Telling the Story

Make the most of your chances to tell others the Good News.
Colossians 4:5 (The Living Bible)

Everybody loves a good story.

Novels and movies succeed only if they contain a good story—a story that really holds our attention. Even newscasters and reporters try to pepper the hard news with some interesting feature stories just to keep their audiences entertained. Likewise, nonfiction books sell better with the occasional story illustration interspersed with the facts.

Children don’t have to be very old to start requesting that mom or dad read them a story. Some of the sweetest times we remember as parents are the times when we were cuddled up with our children reading bedtime stories—or regaling them with the stories we remember our moms and dads telling us.

The longer we live, the more stories we have to tell. Passing along the stories of our lives is a way to leave a legacy for our children and grandchildren. How else will they know what it was like when we were growing up, or how our country survived depression and war, if we don’t tell them the stories? Hearing stories about relatives, deceased and living, helps children understand their place in the world. The stories give them roots, and can even provide the confidence and inspiration they need to succeed.

Of course, no story we tell will ever have as much impact as the story of how we came into a relationship with the Lord. Sharing our faith stories should be the easiest way to share our faith, because our relationship with the Lord is ours and ours alone. No one can tell our story except us, and no one can ever say it isn’t true when we have experienced it firsthand.

Jesus was not just a man of history, but a man of story. Since He was also the Son of God, He understood that many truths about Himself and His heavenly Father, kingdom truths, would be difficult for His followers to understand. So whenever He taught, He told stories, or parables.

The parable of the Good Samaritan, Luke 10:30-35, gave them a clear picture of what it means to love your neighbor. A parable about a fig tree in Luke 13:6-9 helped them understand that God is a God of second chances. The story about the prodigal son in Luke 15:11-31 is repeated today as a timeless explanation of the love and forgiveness of God.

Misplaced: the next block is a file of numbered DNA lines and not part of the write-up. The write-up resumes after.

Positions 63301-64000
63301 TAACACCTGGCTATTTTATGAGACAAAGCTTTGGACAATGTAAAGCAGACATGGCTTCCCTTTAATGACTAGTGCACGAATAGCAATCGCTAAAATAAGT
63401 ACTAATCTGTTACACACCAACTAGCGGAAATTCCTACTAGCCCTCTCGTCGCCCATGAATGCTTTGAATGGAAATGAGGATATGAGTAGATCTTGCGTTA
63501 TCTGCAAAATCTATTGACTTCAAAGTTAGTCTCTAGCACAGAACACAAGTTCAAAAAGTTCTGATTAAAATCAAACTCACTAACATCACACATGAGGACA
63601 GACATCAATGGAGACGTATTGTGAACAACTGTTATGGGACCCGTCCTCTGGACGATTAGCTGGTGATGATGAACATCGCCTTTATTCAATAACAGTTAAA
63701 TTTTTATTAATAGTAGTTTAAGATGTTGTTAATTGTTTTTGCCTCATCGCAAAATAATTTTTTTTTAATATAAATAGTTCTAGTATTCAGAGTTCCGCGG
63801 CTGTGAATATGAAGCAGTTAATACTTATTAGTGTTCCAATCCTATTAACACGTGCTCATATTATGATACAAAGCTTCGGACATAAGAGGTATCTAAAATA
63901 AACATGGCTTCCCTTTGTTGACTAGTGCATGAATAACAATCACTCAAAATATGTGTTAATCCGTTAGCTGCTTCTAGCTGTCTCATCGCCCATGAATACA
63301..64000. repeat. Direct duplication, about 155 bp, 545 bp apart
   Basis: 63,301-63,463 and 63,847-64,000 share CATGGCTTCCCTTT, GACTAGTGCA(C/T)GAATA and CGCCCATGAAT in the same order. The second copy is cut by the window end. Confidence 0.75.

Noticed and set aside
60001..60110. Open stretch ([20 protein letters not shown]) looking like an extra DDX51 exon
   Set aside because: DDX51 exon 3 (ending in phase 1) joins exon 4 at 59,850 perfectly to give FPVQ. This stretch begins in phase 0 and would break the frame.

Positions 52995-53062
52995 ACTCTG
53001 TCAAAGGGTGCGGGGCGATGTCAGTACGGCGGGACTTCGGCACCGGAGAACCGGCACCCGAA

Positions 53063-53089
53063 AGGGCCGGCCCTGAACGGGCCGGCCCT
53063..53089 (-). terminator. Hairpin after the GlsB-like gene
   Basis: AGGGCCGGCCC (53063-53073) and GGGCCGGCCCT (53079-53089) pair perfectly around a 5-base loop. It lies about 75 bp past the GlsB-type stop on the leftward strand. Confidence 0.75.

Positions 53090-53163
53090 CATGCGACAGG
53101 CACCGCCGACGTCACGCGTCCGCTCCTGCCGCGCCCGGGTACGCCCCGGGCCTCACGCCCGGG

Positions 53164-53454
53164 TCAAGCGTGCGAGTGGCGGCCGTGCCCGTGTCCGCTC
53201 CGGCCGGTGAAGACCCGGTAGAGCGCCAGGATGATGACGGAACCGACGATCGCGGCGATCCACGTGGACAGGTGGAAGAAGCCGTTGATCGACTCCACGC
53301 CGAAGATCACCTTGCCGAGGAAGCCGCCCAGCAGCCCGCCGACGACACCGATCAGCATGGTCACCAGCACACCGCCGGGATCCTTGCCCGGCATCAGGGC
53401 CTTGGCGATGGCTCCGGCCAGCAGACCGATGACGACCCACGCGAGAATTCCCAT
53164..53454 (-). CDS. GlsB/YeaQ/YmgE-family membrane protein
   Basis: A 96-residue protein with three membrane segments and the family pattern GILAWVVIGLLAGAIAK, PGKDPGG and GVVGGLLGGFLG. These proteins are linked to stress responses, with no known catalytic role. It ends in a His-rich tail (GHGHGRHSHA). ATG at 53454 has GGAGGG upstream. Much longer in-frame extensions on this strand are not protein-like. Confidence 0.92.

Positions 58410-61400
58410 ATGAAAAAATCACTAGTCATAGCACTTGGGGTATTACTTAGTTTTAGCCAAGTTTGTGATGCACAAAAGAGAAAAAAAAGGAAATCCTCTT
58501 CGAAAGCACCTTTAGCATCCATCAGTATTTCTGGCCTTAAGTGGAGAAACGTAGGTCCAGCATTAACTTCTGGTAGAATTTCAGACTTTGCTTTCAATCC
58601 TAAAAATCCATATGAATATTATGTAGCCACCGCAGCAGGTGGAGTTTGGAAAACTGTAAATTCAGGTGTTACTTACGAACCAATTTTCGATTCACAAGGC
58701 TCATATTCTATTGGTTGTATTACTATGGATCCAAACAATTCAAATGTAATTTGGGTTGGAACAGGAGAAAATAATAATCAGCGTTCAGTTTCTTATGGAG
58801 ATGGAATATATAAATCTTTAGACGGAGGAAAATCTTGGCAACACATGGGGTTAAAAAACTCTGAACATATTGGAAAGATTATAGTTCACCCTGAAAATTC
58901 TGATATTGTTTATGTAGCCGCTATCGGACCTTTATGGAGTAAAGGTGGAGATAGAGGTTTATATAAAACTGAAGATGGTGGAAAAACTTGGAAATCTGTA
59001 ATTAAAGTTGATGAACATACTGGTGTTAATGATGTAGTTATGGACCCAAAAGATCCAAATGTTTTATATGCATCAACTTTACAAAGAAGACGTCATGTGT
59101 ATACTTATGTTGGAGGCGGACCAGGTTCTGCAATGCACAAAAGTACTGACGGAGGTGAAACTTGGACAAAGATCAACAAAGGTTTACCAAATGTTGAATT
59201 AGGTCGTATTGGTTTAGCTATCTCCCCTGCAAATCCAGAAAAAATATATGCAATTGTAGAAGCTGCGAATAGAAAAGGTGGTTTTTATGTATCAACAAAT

One of Jesus’ parables can inspire us to tell our own story—the parable of the sower in Matthew 13. If you remember, a farmer cast seeds indiscriminately, but only those that fell on the good soil produced a crop.

The Good News we have to share with others is that we have received the Word and understand it, and we have the blessed assurance that God has forgiven our sins and we have eternal salvation. The years might have made our listeners like the hard soil that can’t receive the truth, or they’ve had the truth choked out by the thistles and weeds in their lives. Yet the story we tell can breathe new life into them.

The best part of telling our own stories is that no one can tell us they aren’t true! We know what the Lord has done in our lives. No matter what else we have forgotten, we remember those times when He intervened to bless us or send us in a different direction. The details are likely crystal clear, but if not, we can ask Him to remind us and He will. A story that gives someone the hope of glory is a story that must be told.

Your Turn

Join the conversation by adding your comments below.

How can you tell your story to others?

by Nancey Brummette

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Nancy Parker Brummett first led a Bible study in an assisted living setting in 1999 and she and the Lord developed The Hope of Glory in the years that followed. She also journeyed with her mother and mother-in-law through their adventures in aging, and her academic interest in aging led her to receive the Professional Certificate of Gerontology from the University of Colorado in Colorado Springs. The author of four other books, she now focuses her writing and speaking ministries on her passion for older adults and those who care for them. To learn more about Nancy’s life and work or to subscribe to her blog on aging issues, Take My Hand Again, visit her website.

About Be the Light Editor

Martin Wiles is a minister, author, freelance editor, and English teacher who lives in Greenwood, SC. He is the founder of Love Lines from God and is the author of Grits & Grace and God and Grits, Gumbo and Going to Church. He serves as Managing Editor for Christian Devotions ( and Assistant Editor for Lighthouse Publishing of the Carolinas. He and his wife are parents of two and grandparents of three.

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